Something to take with us.
Well that was pretty messed up, wasn’t it? 2020 came right up on us full of bluster, already a notable year – pending impeachment vote, election year, Olympics looming, a round number type year. Rolled off the tongue. 2020.
But somewhere in China, near a market in one of the nation’s myriad massive cities, (Wuhan is 40 percent bigger than NYC, with 11 million people, barely cracking China’s top 10) a person started coughing, and running a fever.
And then another. And one by one we began to pause and look over our shoulders and wonder, what is that noise I hear? It was the sound of chaos, of instability.
Suddenly everything we knew was upended – friends and relatives sick or dead, basic goods and services – toilet paper, the ability to pay rent, where you worked, if you worked at all, our very social constructs such as crowds, dining, movies, hell anything – all blown to hell.
And leaders failed to lead. States were left to fend for themselves, distrust was sown into the very fabric of our political blanket, and in the midst of viral (in many ways) chaos, the issue of race, of inequality, of hate and intolerance was injected into the conversation. In the midst of the worst societal crisis in 100 years we somehow found a way to hate each other. Those with the capacity to bring us closer, to get us to pull in the same direction on the rope flailed in a bubble of self interest and ignorance of the facts.
And somehow we, and by we I mean the run of the mill, the average, the grinders, the working class, found a way through the year. Because what else would we do?
Still, 330,000 people are dead, our economy is in tatters despite the lies of the Dow Jones, the only beneficiaries of the pandemic those at the top, who gained trillions of dollars in value while the rest of us were left to bicker on social media, retreat to our tribes and post memes.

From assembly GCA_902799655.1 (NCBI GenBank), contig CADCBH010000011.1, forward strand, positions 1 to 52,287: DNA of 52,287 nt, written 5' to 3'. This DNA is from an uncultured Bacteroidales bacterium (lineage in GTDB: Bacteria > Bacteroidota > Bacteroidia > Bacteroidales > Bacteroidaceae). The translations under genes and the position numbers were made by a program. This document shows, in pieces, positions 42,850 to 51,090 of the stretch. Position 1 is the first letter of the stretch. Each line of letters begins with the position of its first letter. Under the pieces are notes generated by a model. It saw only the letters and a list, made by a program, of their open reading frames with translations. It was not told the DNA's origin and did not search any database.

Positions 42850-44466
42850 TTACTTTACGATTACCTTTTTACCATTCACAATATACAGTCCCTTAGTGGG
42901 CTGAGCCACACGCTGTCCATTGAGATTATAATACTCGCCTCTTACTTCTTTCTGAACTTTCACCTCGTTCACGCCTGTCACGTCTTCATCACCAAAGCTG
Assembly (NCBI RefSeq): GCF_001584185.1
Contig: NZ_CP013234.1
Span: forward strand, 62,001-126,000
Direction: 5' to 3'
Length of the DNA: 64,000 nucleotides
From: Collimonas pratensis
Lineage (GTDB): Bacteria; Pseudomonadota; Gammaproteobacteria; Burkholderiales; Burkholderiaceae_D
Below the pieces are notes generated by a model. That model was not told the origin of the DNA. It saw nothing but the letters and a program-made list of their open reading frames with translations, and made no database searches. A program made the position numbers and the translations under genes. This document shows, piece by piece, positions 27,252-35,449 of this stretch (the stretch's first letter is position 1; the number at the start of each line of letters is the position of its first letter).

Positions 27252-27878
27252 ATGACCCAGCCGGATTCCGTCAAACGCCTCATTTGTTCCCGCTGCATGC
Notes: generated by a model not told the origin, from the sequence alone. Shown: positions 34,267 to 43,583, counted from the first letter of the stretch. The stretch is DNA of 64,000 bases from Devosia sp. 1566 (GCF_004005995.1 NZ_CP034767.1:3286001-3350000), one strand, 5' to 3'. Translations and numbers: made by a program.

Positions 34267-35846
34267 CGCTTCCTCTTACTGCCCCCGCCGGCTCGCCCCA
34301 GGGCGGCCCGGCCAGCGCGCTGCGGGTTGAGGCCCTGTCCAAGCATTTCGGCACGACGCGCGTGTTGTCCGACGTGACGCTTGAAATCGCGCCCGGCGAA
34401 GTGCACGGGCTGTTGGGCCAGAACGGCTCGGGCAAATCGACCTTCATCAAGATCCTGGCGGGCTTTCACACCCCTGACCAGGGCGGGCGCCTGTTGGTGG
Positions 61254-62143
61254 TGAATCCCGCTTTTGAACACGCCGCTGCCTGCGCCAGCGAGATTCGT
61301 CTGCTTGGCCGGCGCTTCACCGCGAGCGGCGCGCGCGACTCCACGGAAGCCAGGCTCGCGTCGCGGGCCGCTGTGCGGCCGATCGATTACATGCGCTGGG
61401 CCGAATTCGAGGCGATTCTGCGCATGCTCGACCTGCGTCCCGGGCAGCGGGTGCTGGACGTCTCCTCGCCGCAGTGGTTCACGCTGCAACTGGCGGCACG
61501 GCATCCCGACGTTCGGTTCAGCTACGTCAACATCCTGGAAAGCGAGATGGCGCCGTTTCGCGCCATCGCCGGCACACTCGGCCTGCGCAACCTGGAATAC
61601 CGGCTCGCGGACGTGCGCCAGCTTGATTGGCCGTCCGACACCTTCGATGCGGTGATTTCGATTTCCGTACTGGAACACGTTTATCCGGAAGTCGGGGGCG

That’s a great trick, the ultimate troll job – those who own and profit from those companies creating a circular firing squad while cramming advertising into our “feeds.” Same for the canned media, allowing talking heads to convince you that the “other” people were the problem. Shame on all of them.
Yet in the midst of the storm, there were powerful moments, images and videos shared, that uplifted, that reminded us that we still have the capacity to love, to share, to be kind – to everyone – just like we try to teach our littlest citizens.
Which brings me to this video.
It’s from November of 2018. The teacher was a first grade teacher named Zelene Blancas, at Dr. Sue A. Shook Elementary School in El Paso, Texas. She had the loving idea on the last day of school to let kids hug, fist bump, or shake hands as they left for the day.
The images are striking as each child smiled, giggled, looked excited or maybe shy, but rolled out that door for the most part grinning ear to ear. Children of all colors, backgrounds, many new to the United States, eager to be a part of a place with such promise.
Blancas died of Covid-19 in December.
That should never have happened. Those in charge failed her. Her young life should never have been snuffed out by a virus. But she is gone, left behind are those kids who will mourn her. My mother was a teacher. The greatest joy in her life was the interactions with her kids. She would sit and read to them and comfort them and love them, and hug them. There is no better example of how to treat a fellow human that that of a teacher sitting in too small a chair, twisting around into a funny shape so all kids can see the pictures in the book as they read to them. It might be the best expression of humanity I can think of.
My mom is gone. Cancer tragically took her in 2012. Ms. Blancas is gone, another horrible pathogen, unfeeling, uncaring, taking her as well.
But what she left us was that video of those children. She left us an image of how it ought to be, not just for 6 year olds, but 35, 45, 65 year olds. Slapping a heart on a wall. Hugging. Promises of see you soon.
That image is the one I’m going to use for 2021. I need the compass to point in the right direction. We all do. And maybe, when it’s safe to gather again, we all line up and hug.